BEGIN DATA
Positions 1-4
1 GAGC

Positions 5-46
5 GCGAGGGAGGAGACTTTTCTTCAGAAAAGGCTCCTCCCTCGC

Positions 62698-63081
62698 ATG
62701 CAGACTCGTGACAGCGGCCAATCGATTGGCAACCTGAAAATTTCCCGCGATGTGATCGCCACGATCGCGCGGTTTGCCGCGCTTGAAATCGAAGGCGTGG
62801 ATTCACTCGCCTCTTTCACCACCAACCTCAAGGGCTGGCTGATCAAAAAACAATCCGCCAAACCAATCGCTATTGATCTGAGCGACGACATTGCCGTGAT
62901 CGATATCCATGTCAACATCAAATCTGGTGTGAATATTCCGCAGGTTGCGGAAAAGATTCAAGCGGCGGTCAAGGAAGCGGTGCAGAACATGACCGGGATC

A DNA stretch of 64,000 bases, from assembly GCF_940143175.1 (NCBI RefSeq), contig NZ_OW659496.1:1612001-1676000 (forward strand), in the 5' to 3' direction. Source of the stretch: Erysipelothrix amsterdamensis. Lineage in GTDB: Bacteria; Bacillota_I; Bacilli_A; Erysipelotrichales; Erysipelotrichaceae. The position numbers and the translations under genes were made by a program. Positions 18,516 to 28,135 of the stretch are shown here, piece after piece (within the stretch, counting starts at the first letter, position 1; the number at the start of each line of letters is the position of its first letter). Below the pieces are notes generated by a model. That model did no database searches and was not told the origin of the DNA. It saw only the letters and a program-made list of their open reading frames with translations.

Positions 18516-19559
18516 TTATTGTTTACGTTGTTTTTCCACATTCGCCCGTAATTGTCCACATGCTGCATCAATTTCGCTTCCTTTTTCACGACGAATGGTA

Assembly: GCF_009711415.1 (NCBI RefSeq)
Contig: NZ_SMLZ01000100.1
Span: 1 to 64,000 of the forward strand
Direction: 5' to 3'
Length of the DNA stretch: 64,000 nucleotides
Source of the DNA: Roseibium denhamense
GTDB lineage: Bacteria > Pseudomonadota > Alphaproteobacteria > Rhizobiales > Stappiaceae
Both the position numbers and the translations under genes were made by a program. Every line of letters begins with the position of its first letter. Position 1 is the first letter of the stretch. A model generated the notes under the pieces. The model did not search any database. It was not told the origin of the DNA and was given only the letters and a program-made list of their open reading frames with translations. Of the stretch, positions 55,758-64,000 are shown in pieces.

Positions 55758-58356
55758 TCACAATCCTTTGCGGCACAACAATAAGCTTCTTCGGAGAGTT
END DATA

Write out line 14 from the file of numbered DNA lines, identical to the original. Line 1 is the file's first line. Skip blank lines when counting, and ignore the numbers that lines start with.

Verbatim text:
Contig: NZ_SMLZ01000100.1